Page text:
Recently, though, a change had come. One event in particular shook the prisoners. A Japanese guard discovered that a shovel was missing. When no one confessed to the theft, he screamed, "All die! All die!" and raised his rifle to fire at the first man in the line. At that instant an enlisted man stepped forward and said, "I did it."
Enraged, the guard lifted his weapon high in the air and brought the rifle butt down on the soldier's skull, killing him. That evening, when tools were inventoried again, the work crew discovered a mistake had been made: No shovel was missing.
One of the prisoners remembered the verse, "Greater love hath no man than this, that a man lay down his life for his friends." Attitudes in the camp began to shift. With no prompting, prisoners began looking out for each other rather than themselves.
MOORE'S LAW: As Amy Welborn and some others have noted today, Christopher Hitchens manages to get the Ten Commandments spectacularly wrong today. Assuming that the Commandments are meant to be a moral code in and of themselves, he probes the obvious weaknesses of the decalogue as a tool for ordering society.
Even a cursory reading of the Jewish scriptures suggests that their central theme is not commandment, but covenant. The commandments and the rest of the Mosaic law are not meant to be transcendent reflections of an underlying "natural law." They are a particular law for a particular people, a people elected by God and bound to Him by a covenant. In the OT, the decalogue is rarely spoken about in isolation from the rest of the law. After the rebuilding of the temple after the Exile, Ezra reads to the people from a "scroll of the law," a scroll that is probably a version of the Book of Deuteronomy rather than Exodus. It is Deuteronomy, rather than Exodus, that contains the Shema, the daily prayer of the faithful Jew that begins "Hear, O Israel, the Lord your God is One. And you will love the Lord your God with all your heart, and all your soul, and all your strength."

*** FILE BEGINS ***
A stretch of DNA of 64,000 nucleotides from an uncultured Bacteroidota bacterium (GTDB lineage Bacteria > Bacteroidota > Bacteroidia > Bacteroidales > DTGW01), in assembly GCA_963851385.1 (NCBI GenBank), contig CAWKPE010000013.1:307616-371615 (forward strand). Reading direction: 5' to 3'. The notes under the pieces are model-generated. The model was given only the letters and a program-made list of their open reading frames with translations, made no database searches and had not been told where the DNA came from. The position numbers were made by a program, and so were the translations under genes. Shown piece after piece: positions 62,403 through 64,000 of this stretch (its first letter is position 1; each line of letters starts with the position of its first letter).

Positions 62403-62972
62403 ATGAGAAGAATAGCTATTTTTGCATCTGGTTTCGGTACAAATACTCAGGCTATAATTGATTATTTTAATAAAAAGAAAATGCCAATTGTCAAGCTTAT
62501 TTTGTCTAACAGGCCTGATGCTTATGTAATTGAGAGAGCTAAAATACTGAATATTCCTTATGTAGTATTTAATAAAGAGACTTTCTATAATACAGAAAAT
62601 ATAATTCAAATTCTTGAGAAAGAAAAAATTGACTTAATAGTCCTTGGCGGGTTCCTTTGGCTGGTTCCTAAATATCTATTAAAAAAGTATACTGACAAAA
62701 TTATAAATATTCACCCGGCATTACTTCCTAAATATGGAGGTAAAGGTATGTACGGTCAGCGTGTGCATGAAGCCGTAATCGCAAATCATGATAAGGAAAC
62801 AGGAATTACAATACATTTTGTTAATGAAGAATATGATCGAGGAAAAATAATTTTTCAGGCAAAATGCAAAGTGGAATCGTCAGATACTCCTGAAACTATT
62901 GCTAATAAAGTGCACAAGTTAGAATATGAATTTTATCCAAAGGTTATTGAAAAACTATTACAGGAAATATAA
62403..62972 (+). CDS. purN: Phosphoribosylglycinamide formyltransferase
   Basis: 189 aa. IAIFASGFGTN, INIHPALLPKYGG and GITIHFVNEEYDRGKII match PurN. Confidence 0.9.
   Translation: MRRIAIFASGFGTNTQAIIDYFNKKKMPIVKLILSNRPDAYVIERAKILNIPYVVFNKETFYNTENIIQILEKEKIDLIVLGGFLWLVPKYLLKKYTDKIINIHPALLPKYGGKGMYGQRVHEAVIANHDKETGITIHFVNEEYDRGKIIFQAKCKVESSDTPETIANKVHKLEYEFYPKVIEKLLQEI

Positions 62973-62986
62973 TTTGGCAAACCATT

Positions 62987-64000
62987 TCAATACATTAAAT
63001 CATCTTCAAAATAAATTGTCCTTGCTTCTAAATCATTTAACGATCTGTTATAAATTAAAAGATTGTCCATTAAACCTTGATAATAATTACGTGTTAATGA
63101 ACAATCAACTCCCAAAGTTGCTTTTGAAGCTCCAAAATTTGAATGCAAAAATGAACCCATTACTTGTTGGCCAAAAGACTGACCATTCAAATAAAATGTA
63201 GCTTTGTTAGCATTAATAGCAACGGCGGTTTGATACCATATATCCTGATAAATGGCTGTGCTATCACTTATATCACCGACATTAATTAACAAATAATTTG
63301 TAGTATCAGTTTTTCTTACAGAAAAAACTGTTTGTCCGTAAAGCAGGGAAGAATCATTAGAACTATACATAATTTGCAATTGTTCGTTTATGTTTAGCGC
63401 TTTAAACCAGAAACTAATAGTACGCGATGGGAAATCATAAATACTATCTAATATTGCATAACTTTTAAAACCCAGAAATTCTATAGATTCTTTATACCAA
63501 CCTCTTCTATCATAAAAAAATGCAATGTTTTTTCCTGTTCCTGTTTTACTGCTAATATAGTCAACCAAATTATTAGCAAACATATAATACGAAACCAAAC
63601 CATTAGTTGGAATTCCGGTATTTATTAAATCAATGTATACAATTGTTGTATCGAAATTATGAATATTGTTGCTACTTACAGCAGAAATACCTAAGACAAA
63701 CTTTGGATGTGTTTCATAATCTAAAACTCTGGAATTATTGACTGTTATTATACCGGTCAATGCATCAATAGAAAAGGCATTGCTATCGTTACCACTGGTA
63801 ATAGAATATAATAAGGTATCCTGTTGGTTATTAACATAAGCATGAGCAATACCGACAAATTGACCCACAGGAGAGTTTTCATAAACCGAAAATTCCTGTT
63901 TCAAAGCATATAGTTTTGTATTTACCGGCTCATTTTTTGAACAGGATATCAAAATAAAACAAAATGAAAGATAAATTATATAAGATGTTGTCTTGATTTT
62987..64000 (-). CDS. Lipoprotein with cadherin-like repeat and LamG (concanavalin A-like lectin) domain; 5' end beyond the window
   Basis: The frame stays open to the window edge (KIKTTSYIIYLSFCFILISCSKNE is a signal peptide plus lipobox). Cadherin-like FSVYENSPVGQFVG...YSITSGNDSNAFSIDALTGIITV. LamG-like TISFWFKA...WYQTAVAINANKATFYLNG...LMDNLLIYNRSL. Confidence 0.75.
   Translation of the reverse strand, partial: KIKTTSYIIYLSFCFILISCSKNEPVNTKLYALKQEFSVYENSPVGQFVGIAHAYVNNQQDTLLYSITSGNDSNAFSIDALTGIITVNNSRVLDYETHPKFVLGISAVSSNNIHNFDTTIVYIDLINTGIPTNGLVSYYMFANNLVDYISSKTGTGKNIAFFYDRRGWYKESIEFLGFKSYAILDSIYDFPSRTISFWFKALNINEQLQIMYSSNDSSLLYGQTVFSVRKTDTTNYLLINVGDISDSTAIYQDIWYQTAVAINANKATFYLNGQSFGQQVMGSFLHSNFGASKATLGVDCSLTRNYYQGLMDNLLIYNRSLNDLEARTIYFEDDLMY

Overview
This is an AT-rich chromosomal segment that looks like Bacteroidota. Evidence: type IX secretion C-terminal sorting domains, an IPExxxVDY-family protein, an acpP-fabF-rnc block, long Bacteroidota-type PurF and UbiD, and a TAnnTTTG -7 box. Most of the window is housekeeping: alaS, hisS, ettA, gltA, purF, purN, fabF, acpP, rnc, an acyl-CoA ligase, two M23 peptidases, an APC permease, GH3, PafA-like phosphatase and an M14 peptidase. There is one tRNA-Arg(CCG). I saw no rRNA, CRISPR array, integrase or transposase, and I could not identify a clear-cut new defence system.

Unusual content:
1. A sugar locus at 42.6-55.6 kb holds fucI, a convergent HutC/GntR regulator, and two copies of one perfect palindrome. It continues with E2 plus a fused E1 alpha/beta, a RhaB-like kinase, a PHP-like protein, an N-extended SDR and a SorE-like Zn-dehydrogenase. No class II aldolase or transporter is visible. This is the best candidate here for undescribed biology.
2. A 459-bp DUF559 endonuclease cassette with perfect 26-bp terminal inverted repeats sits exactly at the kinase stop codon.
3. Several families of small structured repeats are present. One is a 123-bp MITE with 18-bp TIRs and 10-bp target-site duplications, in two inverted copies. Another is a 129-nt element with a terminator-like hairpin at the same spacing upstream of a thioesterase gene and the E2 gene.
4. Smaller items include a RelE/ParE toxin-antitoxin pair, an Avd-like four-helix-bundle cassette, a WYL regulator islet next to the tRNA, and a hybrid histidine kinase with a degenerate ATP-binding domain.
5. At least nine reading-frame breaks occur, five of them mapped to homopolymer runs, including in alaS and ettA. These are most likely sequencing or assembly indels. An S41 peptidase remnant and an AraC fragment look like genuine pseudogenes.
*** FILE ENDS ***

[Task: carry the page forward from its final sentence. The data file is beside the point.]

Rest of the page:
So the decalogue was never what Hitchens supposes it was. But given the behavior of a large number of Alabama Christians lately, it is not surprising that Hitchens might come to that conclusion. It is some contemporary Christians, as much as Hitchens himself, who have ripped the decalogue out of its scriptural context and forced it to bear a weight that it was never meant to bear. Sometimes I wonder what our Hebrew forefathers would have made of large crowds gathered in prayer around a graven image of the Ten Commandments. I suspect I know what Elijah would have thought...